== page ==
Small Dog Syndrome


I own a small dog and I can tell you, it is pretty great. You get the affection and joy that owning a dog brings without the hassle of needing to exercise them daily or them taking you down if they were to ever jump on you (not that any of that is a bad thing). However, dogs that are smaller in stature do possess a variety of undesirable behavioral traits like barking or biting at people or other dogs who get too close to their personal areas. We all know these incidents and attribute them to Small Dog Syndrome. Why do small dogs get incredibly territorial in the presence of larger dogs? This post will examine the reasons for Small Dog Syndrome and what may be done to alleviate it.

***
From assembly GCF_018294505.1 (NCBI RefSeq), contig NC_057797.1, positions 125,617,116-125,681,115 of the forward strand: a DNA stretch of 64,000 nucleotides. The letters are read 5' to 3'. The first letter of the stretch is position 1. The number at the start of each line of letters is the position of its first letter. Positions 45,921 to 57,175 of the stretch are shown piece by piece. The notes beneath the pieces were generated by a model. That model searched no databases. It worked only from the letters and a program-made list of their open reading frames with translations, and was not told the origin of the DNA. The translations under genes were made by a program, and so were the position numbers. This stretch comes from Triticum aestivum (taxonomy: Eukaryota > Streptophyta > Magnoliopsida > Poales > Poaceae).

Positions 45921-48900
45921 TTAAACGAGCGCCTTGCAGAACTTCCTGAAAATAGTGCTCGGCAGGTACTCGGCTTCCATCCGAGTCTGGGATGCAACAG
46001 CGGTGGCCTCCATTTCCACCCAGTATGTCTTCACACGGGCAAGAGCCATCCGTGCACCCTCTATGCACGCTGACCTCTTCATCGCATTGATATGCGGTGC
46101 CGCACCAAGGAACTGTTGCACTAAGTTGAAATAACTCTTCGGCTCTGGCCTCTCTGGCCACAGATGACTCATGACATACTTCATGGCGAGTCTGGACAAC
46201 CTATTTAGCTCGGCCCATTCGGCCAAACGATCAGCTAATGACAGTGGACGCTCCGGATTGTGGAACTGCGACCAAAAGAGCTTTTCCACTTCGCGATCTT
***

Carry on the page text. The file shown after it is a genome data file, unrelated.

Owners of small dogs need to first realize that their dogs are small. Smaller statured dogs can be intimidated by being in crowded, enclosed spaces like houses, for the fear of being stepped on is a legitimate threat. If you need to interact with a small dog that you aren’t familiar with, it helps to make yourself smaller so that they feel a bit more comfortable approaching you. When meeting big dogs, it can be dangerous because while a large dog may just want to play, their action may cause harm to the smaller dog because bigger dogs are naturally stronger and tend to play a little rougher. Cue your dog to get off or out of places the moment you wish them to, otherwise the dog will become increasingly territorial over time towards that space, which isn’t good if that area is a high traffic one, like a couch.